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N.Y. Gov. Cuomo’s $133B Budget Plan Would Borrow $5.5B, Close $10B Deficit

New York Gov. Andrew Cuomo proposed a $132.9 billion all funds budget Tuesday that includes $5.52 billion bonding to finance capital projects in fiscal 2012, a 7.8% increase over the current fiscal year.

The budget also calls for doubling the state’s goal for competitive bond deals to 50% of all state-backed bonds from a goal of 25% that’s been in place for years.

“We think that competitive deals make more sense,” said budget director Robert Megna in a news conference following Cuomo’s budget address. “They’re more transparent and they end up in the long run not costing us any more money.”

About two thirds of the state’s bonds will be issued as personal income tax bonds, under the plan.

In his first executive budget address, Cuomo called his proposal a “road to recovery.” The budget would include legislation that would change the statutory formulas under which Medicaid and education growth are calculated. Under existing formulas Medicaid would grow by 13.2%, he said.

“The spending rates which are dictated by current law  … are unsustainable for the state of New York,” Cuomo said. “New York State is functionally bankrupt … we have to think in terms of restructuring because the state doesn’t work on the numbers anymore.”

Cuomo’s executive budget would close a $10 billion deficit, primarily through spending cuts, for the fiscal year that begins April 1. Cuomo said that without built in spending increases, the deficit would only be $1 billion. The budget would reduce overall Medicaid cost by $982 million and cut education aid by $1.5 billion. The budget also cuts $714.7 million of aid to municipalities and counts on concessions from labor to prevent 9,800 layoffs. It would also close prisons to obtain a 3,500 bed reduction. 

The state’s debt reduction reserve fund could be tapped for up to $250 million to defease “high-cost” debt, pay for swap termination fees, bankroll for capital projects and “other purposes.”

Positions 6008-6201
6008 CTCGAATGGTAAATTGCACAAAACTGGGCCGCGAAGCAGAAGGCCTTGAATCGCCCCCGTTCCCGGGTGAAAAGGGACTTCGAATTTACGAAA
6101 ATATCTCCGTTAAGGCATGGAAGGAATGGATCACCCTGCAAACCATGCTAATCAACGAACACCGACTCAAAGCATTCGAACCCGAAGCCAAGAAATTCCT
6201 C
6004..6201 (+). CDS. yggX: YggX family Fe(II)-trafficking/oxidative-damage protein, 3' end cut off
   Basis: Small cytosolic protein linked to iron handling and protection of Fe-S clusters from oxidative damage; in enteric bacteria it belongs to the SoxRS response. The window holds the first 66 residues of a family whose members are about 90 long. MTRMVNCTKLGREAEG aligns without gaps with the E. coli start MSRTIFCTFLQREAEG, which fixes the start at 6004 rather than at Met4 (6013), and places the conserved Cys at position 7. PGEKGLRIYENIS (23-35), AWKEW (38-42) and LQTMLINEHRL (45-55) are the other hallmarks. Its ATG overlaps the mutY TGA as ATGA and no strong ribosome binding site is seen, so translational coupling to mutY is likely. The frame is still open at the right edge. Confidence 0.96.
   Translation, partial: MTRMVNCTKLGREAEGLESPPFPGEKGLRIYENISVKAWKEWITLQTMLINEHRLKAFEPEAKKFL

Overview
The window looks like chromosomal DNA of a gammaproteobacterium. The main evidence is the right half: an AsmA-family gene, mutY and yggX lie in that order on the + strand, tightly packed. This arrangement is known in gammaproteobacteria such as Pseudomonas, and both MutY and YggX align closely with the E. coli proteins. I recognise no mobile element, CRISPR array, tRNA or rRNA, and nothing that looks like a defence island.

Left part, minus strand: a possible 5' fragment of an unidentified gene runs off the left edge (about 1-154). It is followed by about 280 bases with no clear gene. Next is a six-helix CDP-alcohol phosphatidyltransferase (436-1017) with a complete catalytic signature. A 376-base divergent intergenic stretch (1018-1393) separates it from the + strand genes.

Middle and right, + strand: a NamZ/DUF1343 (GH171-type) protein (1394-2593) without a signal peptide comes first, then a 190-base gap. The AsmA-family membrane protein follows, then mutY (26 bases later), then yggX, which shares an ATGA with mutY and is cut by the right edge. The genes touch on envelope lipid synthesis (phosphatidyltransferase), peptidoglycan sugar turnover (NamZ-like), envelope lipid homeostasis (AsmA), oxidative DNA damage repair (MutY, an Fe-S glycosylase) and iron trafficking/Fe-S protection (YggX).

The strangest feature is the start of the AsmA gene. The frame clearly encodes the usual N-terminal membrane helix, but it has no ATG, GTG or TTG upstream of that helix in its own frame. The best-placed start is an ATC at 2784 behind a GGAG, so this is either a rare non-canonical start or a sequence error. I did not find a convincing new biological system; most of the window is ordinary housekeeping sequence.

Capital spending would total $10.2 billion, including $1.8 billion of “off-budget” spending.

The budget proposal appropriates $200 million of dedicated funds that would have been used by the Metropolitan Transportation Authority’s capital program and partially offsets with state borrowing.

The state would use $165 million of dedicated taxes and fees - called the Metropolitan Mass Transportation Operating Assistance Account - to pay debt service on service contract bonds issued by the state years ago for MTA capital projects that would normally be paid for by the state’s general fund.

Megna said that the MTA had planned to do $100 million of pay as you go spending.

“We said to them 'look let us do the borrowing for you on that so you don’t have to do it as pay go,’” Megna said.

The state would then direct $100 million of economic development funds that would be funded through a bond sale by the Empire State Development Corp. to go to the MTA for capital spending. The ESDC typical sells personal income tax bonds for economic development funding. The budget also would use $194 million of GO bond proceeds authorized under the 2005 Transportation Bond Act to help finance MTA capital projects but which has not yet been used. The state would also direct $35 million of MMTOA funds to the state general fund.

Using MMTOA to pay debt service on GO bonds frees up general fund monies to be used for other purposes.

The budget reduces the amount of funding in an economic development proposal Cuomo announced last month for competitive grants for regional economic development councils. In his state of the state speech, Cuomo had called for $250 million for the grants. Tuesday’s budget proposal reduces that amount to $130 million.

State related debt would grow to $58.14 billion under the plan from the $56.43 billion projected for the current fiscal year.

Senate Majority Leader Dean Skelos, R-Rockville Centre, said the he thought the Legislature would enact an on-time budget.

Skelos said he didn’t “think that layoffs would be necessary but everybody has to give a little.”

“The bottom line is the state’s out of money,” he said.

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